Compensation for moral damages suffered by a person whose personal data have been disclosed. Conditions to be met in the light of the Regulation (EU) 2016/679

Through this analysis, we intend to examine the conditions under which the data subject may claim compensation for non-material damage caused as a result of the unlawful disclosure of his or her personal data, by reference to the provisions of Article 82 of Regulation 679/2016 and having regard to the conclusions of the Advocate General set out in Case C-340/21 – VB v Natsionalna agentsia za prihodite.

I. Data controller and processor – brief considerations on the concepts, roles, and responsibilities

The concepts of controller and processor have been established by the Directive 95/46/EC and remain essentially similar under the Regulation (EU) 2016/679, their definition being essential to determine the allocation of legal obligations under the Regulation to each.

In practice, due to the complexity and evolving nature of the business environment, there are situations where it is difficult to clearly determine the roles established between organizations in the various contractual relationships concluded between them from the perspective of Regulation (EU) 2016/679 (i.e., controller/processor). Although the legal context may be relevant to the identification of the operator, the factual elements are decisive and determining which party is a controller and which party is a processor is crucial to assigning primary responsibility and liability of each to data subjects in case of a breach of the GDPR.

According to Regulation (EU) 2016/679, a data controller is the natural or legal person, public authority, agency, or any other body that alone or jointly with others determines the purposes and means of the processing of personal data. In other words, the data controller is the main decision-maker regarding personal data and is primarily responsible for compliance with the Regulation. This responsibility includes, inter alia, providing information to the data subject, ensuring the processing has a legitimate basis and that the rights of the data subject are respected, carrying out data protection impact assessments in the case of high-risk processing, ensuring that there is adequate data security and determining whether it is necessary to notify data protection authorities or data subjects in the event of a personal data breach.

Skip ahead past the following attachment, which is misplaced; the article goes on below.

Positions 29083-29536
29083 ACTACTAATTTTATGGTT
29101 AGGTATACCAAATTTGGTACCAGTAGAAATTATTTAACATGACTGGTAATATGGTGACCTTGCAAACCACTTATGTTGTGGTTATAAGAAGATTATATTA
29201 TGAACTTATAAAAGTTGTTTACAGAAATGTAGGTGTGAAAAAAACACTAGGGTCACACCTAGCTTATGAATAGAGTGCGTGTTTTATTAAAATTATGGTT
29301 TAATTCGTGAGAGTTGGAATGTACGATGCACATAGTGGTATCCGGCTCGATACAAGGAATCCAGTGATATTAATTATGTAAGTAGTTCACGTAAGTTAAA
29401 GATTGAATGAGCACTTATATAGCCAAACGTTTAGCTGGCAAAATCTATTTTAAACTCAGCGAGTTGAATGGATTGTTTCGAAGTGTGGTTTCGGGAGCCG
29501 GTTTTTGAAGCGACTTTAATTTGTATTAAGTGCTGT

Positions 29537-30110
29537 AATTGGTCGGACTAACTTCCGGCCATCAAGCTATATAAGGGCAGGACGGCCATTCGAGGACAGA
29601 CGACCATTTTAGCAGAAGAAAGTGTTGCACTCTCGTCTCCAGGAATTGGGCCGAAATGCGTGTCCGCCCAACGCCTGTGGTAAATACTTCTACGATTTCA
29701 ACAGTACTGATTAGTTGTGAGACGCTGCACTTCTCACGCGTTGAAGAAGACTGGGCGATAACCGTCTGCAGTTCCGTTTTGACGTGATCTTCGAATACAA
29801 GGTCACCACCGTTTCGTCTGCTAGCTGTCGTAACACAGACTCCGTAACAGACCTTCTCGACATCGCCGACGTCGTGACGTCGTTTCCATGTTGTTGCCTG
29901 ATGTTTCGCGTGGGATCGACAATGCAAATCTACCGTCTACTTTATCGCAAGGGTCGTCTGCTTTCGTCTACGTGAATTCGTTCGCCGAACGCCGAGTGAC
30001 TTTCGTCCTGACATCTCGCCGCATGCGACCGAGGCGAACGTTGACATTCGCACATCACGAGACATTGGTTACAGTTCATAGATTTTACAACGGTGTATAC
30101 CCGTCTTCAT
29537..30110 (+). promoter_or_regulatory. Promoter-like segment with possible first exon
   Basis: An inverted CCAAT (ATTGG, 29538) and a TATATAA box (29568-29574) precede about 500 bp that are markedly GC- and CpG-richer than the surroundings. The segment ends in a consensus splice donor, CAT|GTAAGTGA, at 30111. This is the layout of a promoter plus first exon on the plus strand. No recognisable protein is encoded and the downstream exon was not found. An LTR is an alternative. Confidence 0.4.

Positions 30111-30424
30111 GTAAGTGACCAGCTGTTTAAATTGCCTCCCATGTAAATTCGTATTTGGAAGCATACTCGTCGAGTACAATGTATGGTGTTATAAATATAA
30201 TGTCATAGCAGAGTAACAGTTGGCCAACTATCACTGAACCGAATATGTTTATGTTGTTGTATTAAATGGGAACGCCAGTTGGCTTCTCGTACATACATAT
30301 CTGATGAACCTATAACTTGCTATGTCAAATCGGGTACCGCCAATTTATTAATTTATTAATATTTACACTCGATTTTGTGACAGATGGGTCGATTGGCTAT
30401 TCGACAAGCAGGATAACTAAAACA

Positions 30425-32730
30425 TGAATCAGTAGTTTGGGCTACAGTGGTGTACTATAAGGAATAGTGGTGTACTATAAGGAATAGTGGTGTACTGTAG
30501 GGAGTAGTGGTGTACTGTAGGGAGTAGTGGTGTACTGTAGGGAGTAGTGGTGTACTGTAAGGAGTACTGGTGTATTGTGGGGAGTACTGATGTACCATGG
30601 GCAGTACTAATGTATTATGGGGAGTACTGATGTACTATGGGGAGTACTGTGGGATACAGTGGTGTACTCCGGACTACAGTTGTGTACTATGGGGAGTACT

A processor, on the other hand, refers to the natural or legal person, public authority, agency, or other body that processes personal data on behalf of the controller. While the processor has certain obligations under the Regulation (e.g., having an adequate security system and notifying data controllers in case of a data breach), it remains a subordinate entity, contractually obliged to process personal data only based on documented instructions from the controller, who retains the majority of responsibility under the Regulation.